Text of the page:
There's nothing more fun than holding a 35mm lens with aperture so open that you can do anything, but the vast majority of lenses with aperture 1.4 come with a penalty, and the image quality is not the best you can get. The problem is that many of the lenses in the market suffer from different flashes of light, and the problem of filming without a polarizing filter in front of the sky is clear, and when I took the lens out of the box I was waiting to see how much it was suffering from all these problems.
I'll start by referring to something I'm not used to, and it seemed odd at first, and even a little gimmick, and that's the square hood the lens comes with. Strange as it may have been for a Nikon photographer of 1994, it makes sense, and even better than the usual hood, for several reasons. The first reason is that it is a hood that is made of durable aluminum, and keeps the front element much better than a regular hood. So much so that I take a non-filter photograph protecting the lens (and by the way, it's only a 52 mm diameter filter, which is a wonderful thing for a 35mm lens with aperture 1.4). Another advantage of this hood is that the hood is more effective in preventing the penetration of light from a variety of angles. After all, the sensor is rectangular, and there really is no meaning to the upper and lower part of the lens, so it does not affect photography negatively, but on the contrary.
Fujifilm X-T2 with Fujinon 35mm f/1.4R @f/5 @1/100 @ISO-1600
Regardless of the hood, the lens does not suffer from Flares. Even when I took a direct shot into a fire and a flashlight, I did not get a flares. This is something that affects the judgment of buying a lens. There are so many lenses in the market that when you shoot into a fire, there are flares and, in some cases, severe problems. I see it all the time in night photography workshops that I have.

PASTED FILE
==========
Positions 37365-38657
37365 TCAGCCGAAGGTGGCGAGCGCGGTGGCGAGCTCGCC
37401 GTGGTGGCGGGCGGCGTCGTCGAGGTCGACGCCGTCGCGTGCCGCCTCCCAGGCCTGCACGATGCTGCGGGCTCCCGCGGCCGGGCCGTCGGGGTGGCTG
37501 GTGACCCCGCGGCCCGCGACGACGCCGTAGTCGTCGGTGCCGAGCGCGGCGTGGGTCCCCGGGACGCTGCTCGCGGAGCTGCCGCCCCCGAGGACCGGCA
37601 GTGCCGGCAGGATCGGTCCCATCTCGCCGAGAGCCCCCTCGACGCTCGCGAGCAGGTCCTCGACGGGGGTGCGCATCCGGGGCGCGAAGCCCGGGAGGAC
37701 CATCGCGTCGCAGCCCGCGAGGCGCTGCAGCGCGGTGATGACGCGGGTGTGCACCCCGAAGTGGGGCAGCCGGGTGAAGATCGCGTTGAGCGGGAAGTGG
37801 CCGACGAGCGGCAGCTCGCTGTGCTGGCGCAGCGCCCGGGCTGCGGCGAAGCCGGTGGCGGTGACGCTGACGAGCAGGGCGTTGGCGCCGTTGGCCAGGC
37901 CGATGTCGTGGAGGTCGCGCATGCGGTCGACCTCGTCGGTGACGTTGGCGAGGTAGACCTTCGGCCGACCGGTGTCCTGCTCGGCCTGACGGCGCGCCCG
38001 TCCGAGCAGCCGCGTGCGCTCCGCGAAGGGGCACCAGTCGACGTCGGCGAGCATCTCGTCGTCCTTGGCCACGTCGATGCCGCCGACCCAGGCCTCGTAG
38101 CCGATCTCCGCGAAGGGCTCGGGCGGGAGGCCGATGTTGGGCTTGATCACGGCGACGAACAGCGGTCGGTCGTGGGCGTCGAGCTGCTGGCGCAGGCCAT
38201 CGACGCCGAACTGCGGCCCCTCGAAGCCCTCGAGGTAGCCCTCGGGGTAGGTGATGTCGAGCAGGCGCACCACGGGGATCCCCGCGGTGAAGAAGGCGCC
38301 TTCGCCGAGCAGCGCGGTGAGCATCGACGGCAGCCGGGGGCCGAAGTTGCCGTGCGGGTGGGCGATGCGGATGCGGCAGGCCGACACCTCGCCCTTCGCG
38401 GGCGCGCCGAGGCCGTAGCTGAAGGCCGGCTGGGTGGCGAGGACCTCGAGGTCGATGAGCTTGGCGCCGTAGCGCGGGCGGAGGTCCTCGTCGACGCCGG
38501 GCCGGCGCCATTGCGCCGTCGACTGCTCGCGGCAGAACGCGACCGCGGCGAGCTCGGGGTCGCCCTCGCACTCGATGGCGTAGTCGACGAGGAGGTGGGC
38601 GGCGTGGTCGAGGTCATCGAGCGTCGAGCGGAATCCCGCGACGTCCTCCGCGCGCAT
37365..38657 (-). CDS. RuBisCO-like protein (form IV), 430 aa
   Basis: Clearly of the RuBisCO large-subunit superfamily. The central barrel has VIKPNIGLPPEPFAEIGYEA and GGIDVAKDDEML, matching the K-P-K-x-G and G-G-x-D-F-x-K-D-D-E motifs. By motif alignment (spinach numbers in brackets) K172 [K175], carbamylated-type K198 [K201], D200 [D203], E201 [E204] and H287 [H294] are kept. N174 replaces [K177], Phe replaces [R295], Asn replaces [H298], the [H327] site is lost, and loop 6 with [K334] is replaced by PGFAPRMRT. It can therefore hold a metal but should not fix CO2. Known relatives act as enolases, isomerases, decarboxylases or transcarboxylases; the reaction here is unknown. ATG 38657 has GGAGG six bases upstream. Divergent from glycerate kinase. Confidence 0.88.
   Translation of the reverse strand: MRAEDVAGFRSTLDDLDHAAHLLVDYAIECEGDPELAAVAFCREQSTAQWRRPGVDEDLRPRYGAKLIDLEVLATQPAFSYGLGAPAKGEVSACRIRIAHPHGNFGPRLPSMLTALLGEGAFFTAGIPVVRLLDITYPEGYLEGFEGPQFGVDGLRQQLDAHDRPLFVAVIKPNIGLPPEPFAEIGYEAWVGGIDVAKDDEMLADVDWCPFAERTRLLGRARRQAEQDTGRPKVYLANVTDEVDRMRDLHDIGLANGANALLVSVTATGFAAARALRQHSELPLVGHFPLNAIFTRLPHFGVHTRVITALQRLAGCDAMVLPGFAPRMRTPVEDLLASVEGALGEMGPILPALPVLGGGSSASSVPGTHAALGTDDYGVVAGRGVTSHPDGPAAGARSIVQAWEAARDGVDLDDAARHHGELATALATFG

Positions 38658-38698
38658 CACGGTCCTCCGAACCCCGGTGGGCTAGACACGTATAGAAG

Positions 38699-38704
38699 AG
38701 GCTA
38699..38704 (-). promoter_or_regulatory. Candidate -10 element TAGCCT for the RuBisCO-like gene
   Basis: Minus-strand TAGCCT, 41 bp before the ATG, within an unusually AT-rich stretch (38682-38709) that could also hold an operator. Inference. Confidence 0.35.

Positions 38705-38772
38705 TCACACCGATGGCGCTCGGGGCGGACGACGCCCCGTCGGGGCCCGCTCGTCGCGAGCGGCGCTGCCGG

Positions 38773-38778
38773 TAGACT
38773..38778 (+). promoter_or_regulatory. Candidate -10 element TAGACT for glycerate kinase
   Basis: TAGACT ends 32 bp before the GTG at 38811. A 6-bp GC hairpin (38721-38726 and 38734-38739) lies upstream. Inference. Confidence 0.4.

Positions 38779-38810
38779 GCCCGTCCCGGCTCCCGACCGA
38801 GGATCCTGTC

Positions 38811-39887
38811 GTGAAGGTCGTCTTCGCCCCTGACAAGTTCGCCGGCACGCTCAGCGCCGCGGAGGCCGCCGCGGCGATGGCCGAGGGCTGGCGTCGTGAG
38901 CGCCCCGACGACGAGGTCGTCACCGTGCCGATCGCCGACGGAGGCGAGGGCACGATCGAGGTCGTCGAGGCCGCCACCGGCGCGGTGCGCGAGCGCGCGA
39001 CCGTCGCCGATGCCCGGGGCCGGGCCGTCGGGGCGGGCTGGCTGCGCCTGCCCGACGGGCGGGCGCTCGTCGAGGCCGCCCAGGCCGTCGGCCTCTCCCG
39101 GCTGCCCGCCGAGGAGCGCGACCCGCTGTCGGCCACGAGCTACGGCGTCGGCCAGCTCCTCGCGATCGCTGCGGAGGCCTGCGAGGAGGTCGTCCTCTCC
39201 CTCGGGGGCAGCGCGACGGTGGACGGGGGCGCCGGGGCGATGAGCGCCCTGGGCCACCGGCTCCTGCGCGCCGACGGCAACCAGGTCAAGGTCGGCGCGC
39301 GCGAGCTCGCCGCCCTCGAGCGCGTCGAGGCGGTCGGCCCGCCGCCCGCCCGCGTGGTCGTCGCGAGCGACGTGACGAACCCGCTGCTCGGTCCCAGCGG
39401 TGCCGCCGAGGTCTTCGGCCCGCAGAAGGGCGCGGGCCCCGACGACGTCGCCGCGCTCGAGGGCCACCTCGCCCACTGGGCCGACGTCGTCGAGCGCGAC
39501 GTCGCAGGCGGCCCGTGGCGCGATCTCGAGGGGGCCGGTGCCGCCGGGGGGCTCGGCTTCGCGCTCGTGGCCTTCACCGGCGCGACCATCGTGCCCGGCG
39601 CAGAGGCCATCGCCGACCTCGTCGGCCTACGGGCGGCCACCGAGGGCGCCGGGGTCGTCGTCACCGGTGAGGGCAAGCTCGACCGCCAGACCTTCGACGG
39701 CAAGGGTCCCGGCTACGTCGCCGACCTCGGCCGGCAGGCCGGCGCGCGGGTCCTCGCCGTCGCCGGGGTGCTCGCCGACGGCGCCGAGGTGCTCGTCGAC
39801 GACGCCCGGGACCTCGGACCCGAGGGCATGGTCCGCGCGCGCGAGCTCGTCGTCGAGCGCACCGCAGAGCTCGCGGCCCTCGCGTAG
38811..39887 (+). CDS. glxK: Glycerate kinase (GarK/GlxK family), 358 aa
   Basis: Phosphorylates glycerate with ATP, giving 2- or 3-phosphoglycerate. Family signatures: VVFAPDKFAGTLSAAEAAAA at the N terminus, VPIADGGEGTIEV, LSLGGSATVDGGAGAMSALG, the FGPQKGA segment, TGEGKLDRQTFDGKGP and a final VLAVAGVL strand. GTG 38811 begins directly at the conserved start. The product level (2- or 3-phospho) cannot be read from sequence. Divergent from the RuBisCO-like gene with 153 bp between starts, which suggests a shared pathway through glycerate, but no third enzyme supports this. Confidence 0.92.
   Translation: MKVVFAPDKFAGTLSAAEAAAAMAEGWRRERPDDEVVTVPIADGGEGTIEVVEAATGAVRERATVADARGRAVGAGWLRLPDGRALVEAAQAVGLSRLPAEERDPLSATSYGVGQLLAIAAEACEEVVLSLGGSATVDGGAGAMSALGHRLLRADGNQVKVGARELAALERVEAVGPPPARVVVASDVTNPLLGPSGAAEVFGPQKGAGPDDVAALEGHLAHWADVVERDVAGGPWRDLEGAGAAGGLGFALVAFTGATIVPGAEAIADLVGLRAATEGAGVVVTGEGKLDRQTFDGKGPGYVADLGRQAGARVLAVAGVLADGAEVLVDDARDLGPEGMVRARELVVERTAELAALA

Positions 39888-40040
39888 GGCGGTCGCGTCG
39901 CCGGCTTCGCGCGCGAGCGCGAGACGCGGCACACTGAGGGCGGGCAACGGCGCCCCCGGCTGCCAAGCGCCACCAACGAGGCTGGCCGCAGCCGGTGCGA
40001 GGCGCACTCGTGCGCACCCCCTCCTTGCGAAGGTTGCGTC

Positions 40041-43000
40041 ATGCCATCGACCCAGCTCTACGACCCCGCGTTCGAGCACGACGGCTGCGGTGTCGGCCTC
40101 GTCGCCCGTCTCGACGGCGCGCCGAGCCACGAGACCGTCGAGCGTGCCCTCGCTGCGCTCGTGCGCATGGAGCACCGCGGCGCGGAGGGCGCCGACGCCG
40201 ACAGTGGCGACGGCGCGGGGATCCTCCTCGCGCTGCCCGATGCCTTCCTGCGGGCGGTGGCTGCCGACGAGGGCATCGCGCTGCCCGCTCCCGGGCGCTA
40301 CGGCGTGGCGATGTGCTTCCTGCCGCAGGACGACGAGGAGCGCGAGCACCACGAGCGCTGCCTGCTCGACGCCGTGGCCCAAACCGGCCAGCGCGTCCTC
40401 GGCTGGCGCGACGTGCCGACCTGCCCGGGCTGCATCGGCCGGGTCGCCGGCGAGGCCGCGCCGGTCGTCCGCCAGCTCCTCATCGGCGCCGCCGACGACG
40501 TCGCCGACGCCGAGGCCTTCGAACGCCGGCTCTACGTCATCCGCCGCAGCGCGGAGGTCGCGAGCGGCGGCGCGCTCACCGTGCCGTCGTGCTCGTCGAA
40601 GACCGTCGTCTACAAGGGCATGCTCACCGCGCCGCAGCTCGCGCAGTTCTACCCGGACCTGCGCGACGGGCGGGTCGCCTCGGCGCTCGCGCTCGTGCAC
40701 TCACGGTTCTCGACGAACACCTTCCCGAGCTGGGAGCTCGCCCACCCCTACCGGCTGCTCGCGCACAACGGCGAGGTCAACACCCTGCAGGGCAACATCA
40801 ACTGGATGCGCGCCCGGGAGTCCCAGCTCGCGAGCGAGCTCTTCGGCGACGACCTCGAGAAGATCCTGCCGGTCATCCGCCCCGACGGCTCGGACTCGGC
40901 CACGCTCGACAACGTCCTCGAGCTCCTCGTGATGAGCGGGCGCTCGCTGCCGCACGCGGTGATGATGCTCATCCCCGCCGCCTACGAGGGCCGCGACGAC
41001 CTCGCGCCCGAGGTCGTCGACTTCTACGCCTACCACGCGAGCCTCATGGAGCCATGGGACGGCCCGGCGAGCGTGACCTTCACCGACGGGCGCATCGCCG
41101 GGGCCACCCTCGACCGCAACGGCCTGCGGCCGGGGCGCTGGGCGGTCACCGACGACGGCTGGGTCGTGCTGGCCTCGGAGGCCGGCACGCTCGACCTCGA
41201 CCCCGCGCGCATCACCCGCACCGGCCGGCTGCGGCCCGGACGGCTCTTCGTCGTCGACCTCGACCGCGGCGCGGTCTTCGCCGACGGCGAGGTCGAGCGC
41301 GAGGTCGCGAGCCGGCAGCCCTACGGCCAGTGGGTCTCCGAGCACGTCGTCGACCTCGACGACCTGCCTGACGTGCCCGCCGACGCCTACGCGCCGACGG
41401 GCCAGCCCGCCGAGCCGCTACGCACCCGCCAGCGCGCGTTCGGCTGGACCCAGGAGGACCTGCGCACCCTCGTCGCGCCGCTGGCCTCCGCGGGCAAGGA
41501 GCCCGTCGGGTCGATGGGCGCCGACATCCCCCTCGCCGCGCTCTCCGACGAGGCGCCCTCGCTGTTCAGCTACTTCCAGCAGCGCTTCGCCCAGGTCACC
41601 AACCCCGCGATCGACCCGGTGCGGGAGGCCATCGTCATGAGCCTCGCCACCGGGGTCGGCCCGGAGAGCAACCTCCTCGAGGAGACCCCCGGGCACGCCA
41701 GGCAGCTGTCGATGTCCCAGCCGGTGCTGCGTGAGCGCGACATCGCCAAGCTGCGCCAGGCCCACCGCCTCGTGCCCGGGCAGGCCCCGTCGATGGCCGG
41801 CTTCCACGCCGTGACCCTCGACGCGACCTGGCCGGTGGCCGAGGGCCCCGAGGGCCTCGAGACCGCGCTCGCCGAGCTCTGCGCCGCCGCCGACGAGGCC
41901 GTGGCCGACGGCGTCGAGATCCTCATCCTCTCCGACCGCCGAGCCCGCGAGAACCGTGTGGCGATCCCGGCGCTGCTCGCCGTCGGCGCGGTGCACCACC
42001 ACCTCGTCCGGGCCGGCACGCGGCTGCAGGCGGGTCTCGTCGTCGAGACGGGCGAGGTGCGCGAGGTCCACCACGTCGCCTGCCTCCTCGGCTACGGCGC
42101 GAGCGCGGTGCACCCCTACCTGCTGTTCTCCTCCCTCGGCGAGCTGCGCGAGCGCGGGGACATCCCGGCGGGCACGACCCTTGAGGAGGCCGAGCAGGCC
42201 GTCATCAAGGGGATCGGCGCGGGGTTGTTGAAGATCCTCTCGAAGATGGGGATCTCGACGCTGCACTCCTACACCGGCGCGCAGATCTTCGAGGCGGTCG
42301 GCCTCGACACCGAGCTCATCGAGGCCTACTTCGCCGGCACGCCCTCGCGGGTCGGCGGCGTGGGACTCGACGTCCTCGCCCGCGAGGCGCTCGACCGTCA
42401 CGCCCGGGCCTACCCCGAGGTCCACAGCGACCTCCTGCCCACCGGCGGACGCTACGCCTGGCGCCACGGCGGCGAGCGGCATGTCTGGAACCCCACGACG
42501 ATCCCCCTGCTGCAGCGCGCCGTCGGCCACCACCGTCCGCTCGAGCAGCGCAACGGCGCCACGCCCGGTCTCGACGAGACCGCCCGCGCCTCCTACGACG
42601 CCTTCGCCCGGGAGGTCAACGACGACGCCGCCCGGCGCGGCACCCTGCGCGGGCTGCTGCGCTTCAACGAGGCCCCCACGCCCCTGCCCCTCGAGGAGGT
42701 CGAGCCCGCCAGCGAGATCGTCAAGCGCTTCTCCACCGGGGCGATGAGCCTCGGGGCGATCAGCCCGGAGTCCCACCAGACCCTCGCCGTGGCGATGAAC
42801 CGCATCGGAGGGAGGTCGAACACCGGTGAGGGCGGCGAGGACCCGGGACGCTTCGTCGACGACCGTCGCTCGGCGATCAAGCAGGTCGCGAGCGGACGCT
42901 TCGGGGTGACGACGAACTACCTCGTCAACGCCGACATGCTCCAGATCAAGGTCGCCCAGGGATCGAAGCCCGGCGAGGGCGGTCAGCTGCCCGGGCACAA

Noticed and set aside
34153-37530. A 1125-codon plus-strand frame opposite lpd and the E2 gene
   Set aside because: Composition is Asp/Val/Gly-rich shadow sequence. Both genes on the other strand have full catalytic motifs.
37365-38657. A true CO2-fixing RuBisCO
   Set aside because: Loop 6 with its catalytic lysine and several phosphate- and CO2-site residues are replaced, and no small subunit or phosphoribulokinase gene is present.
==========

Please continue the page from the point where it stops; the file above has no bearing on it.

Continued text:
Fujifilm X-T2 with Fujinon 35mm f/1.4R @f/4.5 @8" @ISO-1000
For some unknown reason, I must have lost my 52mm polarizing filter, which is what the lens needs, I only discovered it when I was in field photography, and I knew I was in trouble because I would get a polarization of light from the summer sky and reflect light from reflections of water. I did not have a choice, and I kept on photograph, and all of a sudden, everything went well, the blue sky remained blue, and I did not get any reflections from the water, and I could even see the fish swimming.
Fujifilm X-T2 with Fujinon 35mm f/1.4R @f/5.6 @1/800 @ISO-200
Fujifilm X-T2 with Fujinon 35mm f/1.4R @f/8 @1/250 @ISO-200
More than once I came across students who ask me why aperture should be as open as 1.4. How important and useful is this? So the answer is that it makes it possible to shoot even under conditions of low light at normal speeds, and also allows me to separate the main object from its background in cases where the background is more harmful than useful. In the photograph of pine needles, it is clear that if the other branches appear in the photograph, it will be more difficult to see the main object, which is the branch closest to the lens. Opening the aperture to the maximum solves the problem at the moment.